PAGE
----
Millions to lose their jobs as world's largest importer of waste hit by collapse in demand for packaging - The scrap trader was immovable, despite Wu Wenxiu's pleas. She would pay one yuan - roughly 10p - for a kilogram of plastic.

Around the corner in Shi Yuhai's yard, the offer was no better. Wu shrugged his shoulders and began to heave bags from his tricycle on to the scales. "One kuai [yuan] here, one kuai there - everywhere's the same these days. This industry has broken down," he grumbled. Wu is one of 160,000 collectors in Beijing who make a living from the detritus of urban life - plastic sheeting, office printouts, bottles, radiators and scraps of cardboard.

Recycling has become a global industry and China is the largest importer of the world's waste materials, taking in as much as a third of Britain's recyclables for example. Then came the slump, decimating the Chinese recycling industry and leaving Britain, the US and others grappling with growing volumes of recycled waste and nowhere to send it. "It's a canary in the coalmine: it's the front and back end of industry," said Adam Minter, who runs the Shanghai Scrap blog and specialises in the metal trade. "Until about eight weeks ago, for example, the entire [US] west coast paper market was sent to China and most of it was sent south. It was processed and made into packaging for products that then shipped back to the US ... But when US consumer demand dropped off, that broke the cycle."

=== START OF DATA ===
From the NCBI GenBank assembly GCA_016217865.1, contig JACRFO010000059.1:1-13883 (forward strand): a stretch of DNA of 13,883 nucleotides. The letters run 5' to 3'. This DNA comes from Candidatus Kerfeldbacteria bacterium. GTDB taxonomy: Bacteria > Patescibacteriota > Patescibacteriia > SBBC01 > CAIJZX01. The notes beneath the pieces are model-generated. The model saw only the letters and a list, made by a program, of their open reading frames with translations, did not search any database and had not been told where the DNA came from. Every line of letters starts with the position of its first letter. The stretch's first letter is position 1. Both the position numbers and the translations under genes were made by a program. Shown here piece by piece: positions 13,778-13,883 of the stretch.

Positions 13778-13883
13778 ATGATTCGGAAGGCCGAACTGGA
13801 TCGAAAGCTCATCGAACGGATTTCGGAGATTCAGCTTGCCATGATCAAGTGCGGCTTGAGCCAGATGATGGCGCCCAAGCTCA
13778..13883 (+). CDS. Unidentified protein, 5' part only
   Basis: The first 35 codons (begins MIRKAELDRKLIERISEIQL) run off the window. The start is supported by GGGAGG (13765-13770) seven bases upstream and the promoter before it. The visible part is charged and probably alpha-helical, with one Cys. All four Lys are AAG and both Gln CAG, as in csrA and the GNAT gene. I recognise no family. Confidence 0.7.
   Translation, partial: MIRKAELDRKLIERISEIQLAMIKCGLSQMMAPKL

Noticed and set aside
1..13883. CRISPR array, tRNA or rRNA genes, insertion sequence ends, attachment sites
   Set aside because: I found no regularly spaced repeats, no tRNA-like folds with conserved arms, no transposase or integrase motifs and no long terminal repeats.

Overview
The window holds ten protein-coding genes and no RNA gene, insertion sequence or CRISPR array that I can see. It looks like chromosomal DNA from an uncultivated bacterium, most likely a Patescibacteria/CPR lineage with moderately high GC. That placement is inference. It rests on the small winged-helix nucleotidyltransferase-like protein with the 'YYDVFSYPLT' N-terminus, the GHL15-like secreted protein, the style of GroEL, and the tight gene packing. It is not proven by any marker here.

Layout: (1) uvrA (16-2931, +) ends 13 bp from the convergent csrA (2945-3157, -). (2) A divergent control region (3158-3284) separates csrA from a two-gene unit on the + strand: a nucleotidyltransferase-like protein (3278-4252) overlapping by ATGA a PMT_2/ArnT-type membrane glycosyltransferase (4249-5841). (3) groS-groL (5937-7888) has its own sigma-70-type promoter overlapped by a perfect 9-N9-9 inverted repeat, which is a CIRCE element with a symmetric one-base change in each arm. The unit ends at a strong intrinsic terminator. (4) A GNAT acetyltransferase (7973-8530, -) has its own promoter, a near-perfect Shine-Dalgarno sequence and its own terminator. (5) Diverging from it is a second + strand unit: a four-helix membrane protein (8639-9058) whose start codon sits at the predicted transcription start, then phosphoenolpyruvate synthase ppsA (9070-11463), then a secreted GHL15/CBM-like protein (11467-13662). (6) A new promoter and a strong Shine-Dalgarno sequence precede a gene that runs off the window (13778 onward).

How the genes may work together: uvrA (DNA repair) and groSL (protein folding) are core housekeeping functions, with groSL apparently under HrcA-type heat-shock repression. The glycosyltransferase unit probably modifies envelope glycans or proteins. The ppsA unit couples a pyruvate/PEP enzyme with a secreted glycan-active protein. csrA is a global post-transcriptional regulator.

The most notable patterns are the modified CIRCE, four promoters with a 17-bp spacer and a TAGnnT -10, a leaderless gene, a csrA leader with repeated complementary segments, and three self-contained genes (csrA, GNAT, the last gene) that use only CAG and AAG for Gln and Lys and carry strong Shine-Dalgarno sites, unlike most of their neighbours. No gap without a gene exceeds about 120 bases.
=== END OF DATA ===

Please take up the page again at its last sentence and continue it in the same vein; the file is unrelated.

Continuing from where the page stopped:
Across the scrap trade, prices have halved or worse in a matter of months. Each link in the chain is disintegrating, from factories to scrapyards to collectors such as Wu, 56, a former farmer who now plans to return to Hubei province.